Tharek says if the 200MHz bandwidth is divided into smaller chunks, it will not properly benefit telcos and, subsequently, product innovation. One telco may require 100MHz continuously, which means the sharing of the spectrum will work better among telcos.

“Internet connectivity is like the water [that goes to] your home. The water is flowing through the pipes, but when [you] turn it on and the water comes out slowly, of course you’ll get angry. Quality to the end-user is important,” he says.

“This is why we need to make sure the quality of 5G is good and that’s why the target is to hit a speed of 35Mbps for 4G and 100Mbps for 5G, regardless of how far you are from the base tower. 5G uses beamforming for more capacity and for consistent connectivity coverage.”

Beamforming is a traffic-signalling system for cellular base stations that identifies the most efficient data-delivery route to a particular user, reducing interference for nearby users in the process.

Tharek also explains that assuming telcos are assigned a specific amount of spectrum and it is not utilised all the time, the spectrum — as a resource — is wasted. With the sharing of the spectrum, unused spectrum can be utilised by other telcos, especially since 100MHz is typically needed to run and support 5G applications.

“Assuming the spectrum is a piece of land and a telco only builds a single-storey building. If that land is shared and all the telcos come together, they can build a multi-storey building and share the same land and resources,” he says.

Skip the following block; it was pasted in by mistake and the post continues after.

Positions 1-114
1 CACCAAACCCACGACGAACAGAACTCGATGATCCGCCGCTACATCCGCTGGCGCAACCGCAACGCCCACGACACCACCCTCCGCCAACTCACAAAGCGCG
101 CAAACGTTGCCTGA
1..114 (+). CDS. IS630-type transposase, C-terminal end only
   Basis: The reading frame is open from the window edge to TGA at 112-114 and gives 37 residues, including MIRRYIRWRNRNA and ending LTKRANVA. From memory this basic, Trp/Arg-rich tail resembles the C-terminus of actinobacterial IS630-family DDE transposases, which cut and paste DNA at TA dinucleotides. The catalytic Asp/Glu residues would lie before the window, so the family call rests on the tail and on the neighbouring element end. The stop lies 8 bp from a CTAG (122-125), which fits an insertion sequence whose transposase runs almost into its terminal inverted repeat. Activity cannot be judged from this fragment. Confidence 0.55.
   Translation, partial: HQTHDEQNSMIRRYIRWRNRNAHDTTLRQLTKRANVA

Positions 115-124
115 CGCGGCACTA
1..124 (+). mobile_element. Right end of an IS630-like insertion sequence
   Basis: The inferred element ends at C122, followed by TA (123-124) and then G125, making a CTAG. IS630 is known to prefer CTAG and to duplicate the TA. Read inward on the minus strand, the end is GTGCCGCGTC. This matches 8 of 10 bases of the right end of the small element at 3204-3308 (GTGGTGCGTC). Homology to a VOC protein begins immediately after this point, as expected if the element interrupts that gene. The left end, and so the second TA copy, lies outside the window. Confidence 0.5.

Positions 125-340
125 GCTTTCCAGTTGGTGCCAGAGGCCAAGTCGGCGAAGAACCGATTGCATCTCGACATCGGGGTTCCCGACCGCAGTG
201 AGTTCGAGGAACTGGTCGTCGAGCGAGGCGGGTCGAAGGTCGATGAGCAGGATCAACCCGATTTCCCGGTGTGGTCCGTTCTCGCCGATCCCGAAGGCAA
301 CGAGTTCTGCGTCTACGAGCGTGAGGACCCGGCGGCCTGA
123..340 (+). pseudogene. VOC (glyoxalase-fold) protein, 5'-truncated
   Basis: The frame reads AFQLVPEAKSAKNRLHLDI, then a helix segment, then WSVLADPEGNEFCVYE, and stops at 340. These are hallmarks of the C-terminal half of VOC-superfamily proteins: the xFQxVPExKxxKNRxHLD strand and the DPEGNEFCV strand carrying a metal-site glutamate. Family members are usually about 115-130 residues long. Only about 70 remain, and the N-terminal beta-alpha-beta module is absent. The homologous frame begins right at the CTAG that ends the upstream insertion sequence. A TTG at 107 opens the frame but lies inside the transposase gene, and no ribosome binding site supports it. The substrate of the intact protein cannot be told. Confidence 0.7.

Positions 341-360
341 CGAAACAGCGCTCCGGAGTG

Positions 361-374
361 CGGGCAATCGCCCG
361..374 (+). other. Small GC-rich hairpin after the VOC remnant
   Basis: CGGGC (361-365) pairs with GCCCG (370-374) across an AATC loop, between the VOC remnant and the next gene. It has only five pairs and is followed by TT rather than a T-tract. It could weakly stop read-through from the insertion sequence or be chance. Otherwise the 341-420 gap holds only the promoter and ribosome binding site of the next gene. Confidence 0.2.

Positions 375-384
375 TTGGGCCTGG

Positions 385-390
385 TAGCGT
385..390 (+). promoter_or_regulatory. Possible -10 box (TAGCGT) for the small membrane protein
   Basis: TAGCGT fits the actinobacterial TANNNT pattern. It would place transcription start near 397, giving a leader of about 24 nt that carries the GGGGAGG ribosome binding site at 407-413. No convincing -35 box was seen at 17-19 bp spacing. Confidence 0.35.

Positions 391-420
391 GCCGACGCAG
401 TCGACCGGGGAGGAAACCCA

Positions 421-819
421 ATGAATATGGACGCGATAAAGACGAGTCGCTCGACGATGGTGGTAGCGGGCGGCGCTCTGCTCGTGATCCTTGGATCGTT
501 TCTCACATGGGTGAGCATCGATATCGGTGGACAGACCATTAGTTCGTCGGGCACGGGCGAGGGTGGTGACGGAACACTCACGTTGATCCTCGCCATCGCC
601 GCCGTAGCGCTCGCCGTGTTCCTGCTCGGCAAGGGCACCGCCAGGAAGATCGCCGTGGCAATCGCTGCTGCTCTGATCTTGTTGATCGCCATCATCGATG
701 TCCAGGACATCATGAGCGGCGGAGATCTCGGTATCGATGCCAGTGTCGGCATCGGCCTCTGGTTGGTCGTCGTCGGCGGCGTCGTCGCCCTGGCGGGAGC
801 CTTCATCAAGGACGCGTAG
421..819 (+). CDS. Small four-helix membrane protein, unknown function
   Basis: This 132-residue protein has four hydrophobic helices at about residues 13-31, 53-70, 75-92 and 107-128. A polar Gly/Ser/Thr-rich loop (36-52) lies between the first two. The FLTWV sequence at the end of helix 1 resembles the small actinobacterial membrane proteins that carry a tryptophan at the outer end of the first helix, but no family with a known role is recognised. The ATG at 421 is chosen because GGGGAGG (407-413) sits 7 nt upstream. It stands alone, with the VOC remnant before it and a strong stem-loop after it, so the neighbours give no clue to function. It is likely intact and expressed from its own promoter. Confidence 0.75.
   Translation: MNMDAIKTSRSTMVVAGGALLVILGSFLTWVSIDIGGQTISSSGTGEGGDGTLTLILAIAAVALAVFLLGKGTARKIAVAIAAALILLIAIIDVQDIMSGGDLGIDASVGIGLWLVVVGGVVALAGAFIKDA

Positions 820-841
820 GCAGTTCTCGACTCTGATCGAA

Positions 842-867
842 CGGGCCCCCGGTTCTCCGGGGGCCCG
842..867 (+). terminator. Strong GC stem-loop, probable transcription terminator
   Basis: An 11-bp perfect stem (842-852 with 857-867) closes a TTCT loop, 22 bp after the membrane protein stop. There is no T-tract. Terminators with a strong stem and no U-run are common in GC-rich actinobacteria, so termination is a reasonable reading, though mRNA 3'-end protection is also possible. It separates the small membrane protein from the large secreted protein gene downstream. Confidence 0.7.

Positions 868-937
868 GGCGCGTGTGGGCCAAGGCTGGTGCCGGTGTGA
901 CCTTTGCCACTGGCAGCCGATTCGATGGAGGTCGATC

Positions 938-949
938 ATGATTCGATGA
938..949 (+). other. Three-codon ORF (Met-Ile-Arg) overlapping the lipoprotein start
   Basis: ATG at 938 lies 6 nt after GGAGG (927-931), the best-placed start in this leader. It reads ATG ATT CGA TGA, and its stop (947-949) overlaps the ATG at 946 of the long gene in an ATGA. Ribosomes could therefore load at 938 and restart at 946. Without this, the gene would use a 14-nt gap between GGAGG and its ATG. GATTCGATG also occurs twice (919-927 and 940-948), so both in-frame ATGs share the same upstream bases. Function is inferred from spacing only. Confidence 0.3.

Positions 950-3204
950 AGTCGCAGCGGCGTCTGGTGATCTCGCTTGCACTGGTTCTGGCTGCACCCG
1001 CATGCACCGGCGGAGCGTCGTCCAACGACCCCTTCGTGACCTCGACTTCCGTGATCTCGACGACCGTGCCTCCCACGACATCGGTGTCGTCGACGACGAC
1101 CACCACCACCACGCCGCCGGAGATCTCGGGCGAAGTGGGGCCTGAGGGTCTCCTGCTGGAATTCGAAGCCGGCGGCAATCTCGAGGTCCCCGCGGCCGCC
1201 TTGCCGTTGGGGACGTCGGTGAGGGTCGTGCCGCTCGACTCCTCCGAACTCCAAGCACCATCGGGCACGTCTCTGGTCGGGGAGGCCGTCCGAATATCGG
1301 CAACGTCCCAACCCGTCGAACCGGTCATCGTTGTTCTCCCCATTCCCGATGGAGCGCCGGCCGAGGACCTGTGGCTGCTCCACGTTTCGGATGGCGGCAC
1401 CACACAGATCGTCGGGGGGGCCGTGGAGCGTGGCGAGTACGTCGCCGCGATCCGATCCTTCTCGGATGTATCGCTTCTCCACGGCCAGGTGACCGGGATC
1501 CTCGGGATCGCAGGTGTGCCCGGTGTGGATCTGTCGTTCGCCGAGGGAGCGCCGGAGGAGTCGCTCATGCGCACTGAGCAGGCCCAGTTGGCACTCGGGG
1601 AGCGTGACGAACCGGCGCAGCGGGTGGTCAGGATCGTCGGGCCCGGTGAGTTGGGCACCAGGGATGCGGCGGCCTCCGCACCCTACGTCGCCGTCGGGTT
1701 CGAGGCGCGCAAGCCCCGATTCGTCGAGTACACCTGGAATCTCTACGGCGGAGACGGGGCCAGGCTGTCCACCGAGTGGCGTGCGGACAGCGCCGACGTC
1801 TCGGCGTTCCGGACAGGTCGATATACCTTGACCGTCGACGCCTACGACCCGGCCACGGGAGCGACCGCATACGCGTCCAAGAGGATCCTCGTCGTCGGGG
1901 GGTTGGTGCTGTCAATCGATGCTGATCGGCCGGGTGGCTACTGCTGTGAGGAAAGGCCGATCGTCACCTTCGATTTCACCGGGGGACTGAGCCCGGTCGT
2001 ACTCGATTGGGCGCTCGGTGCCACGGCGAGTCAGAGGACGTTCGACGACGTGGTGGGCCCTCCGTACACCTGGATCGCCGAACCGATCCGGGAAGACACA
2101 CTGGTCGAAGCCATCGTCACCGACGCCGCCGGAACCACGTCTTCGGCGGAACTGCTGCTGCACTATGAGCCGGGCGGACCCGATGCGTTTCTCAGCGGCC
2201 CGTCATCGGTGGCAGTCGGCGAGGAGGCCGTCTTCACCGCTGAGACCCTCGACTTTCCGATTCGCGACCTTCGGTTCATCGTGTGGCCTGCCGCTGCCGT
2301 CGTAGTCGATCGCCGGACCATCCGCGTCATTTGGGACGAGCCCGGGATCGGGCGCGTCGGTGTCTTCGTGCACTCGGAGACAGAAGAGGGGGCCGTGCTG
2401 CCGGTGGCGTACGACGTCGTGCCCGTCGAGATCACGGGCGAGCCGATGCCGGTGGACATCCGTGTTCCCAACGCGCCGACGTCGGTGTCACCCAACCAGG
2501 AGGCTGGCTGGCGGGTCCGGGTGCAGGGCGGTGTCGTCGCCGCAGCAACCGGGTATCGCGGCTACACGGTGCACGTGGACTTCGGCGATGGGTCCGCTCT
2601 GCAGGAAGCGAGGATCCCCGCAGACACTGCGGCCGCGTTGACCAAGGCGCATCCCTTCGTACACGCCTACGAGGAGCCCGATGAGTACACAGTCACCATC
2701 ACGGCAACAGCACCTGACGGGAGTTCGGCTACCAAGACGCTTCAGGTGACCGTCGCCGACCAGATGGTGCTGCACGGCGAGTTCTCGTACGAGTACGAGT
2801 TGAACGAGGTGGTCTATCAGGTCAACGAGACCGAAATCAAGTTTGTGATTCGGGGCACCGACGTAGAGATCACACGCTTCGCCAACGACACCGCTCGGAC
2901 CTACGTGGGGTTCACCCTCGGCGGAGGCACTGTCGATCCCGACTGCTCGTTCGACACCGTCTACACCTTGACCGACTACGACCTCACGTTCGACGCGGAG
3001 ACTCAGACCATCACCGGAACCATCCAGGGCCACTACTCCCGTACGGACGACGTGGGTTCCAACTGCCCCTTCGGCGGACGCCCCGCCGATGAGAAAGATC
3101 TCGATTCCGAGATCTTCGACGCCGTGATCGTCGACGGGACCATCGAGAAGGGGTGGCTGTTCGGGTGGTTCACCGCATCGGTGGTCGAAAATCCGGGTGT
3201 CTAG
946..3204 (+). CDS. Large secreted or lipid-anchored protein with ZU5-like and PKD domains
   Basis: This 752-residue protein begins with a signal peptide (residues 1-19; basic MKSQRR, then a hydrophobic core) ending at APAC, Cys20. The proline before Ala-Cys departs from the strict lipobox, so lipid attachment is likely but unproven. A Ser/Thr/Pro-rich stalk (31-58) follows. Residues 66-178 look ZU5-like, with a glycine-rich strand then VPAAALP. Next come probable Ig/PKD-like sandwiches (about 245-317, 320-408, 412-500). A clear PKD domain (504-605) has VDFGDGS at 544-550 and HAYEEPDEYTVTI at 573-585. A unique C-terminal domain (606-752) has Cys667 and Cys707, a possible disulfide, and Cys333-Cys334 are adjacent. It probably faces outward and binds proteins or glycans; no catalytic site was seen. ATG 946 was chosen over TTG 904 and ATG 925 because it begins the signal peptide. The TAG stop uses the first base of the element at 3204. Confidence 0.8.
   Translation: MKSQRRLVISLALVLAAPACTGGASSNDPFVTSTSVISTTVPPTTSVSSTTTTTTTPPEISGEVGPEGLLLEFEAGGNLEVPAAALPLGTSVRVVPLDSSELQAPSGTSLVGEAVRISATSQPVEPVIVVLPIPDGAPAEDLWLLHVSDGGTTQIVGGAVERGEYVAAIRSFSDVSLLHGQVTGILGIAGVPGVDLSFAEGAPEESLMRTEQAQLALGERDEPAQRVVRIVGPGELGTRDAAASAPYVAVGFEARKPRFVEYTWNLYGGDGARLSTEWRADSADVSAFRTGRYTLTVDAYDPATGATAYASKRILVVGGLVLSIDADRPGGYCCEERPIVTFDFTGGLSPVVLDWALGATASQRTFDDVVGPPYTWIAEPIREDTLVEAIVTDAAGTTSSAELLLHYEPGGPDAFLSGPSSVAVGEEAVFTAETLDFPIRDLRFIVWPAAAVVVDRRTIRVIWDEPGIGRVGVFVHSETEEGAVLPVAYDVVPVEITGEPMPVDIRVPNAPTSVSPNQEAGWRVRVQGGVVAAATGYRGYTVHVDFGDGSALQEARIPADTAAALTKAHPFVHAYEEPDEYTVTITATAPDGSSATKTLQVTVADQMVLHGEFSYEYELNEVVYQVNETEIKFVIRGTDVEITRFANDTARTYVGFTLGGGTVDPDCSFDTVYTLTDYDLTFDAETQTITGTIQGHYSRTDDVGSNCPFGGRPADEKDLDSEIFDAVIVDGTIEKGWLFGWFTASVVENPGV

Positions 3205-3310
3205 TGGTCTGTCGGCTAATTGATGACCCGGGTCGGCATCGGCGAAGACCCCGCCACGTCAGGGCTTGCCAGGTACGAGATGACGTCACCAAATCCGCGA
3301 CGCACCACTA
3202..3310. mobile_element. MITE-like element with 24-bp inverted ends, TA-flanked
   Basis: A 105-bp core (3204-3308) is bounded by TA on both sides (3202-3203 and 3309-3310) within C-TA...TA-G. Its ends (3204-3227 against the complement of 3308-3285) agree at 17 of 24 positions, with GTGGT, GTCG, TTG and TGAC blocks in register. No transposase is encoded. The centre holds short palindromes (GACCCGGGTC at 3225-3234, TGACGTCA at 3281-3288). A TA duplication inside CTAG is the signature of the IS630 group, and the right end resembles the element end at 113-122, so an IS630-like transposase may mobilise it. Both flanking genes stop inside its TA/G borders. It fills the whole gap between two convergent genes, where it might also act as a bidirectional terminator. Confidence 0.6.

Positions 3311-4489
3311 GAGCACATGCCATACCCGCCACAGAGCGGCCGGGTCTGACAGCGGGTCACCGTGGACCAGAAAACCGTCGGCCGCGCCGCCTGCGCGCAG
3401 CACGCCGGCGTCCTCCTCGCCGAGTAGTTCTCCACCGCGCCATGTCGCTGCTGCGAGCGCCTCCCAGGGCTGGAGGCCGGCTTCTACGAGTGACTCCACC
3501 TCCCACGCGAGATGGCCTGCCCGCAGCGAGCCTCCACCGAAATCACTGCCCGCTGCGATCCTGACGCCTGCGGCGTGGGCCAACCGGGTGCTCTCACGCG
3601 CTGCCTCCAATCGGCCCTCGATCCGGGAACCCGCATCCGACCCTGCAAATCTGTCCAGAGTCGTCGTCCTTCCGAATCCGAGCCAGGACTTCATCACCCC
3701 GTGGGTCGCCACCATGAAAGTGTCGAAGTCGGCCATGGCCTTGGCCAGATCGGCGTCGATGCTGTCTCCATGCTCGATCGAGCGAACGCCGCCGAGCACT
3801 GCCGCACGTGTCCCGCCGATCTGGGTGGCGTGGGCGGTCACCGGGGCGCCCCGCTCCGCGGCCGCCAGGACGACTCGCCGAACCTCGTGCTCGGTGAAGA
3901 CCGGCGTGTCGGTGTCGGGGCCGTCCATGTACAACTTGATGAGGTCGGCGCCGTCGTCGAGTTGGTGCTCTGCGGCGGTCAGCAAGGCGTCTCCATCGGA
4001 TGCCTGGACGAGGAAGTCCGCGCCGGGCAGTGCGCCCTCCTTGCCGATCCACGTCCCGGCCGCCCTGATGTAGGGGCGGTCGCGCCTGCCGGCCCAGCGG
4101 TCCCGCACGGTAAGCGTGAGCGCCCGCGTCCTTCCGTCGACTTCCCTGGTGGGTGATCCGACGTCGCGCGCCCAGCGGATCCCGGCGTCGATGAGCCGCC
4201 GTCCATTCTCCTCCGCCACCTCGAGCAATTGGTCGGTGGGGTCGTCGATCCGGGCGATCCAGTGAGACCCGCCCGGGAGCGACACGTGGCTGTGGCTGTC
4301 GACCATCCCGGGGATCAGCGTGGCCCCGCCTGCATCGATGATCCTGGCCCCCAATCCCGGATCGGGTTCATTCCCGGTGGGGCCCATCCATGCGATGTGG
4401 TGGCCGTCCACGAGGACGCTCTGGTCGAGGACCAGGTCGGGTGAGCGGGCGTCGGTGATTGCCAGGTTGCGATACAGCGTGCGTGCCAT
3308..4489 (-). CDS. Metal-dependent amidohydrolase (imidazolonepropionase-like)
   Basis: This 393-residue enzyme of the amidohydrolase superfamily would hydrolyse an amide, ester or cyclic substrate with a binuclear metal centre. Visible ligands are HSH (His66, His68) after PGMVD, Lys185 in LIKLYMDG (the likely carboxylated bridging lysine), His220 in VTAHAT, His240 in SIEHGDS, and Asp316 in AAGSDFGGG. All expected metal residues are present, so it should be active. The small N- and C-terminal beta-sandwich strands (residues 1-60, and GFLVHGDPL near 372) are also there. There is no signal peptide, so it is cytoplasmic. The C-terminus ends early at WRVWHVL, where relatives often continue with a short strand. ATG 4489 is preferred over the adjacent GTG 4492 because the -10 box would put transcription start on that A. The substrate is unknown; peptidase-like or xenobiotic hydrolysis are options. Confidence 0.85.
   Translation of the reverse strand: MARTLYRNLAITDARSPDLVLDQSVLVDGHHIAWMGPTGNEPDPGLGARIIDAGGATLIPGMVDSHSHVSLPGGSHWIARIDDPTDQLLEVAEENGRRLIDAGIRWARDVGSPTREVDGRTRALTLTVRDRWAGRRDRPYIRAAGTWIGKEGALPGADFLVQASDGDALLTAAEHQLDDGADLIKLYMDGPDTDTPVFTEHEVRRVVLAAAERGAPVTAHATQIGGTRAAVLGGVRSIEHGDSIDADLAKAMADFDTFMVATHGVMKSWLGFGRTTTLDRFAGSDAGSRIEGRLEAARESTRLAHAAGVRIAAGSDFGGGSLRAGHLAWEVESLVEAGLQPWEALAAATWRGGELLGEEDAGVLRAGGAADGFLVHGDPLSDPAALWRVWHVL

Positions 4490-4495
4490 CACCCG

The millimetre wave band, which has frequencies of over 24GHz, can deliver extreme capacity, ultra-high throughput and ultra-low latency. Tharek says this means that better coverage will be provided for lower bandwidth.

“We co-exist with satellite services and telcos may need 80MHz to 100MHz continuously to function, which means the spectrum shouldn’t be aggregated. If we were to divide it among the eight telcos here, each will get only a small chunk and they cannot deliver the full capabilities of 5G,” he points out.

“But, telcos can share the technology and spectrum through the special purpose vehicle (SPV). SWN is essentially the sharing of resources of the spectrum.”

“For example, if we’re looking at car lanes and each lane has a different service provider. If one of the lanes is congested but the others are free, they cannot jump lanes. That’s the idea but with the sharing of the multi-operator core network, five telcos can share one spectrum at the resources site but their individual core networks will stay separated. They are only sharing resources; other elements will be their own.”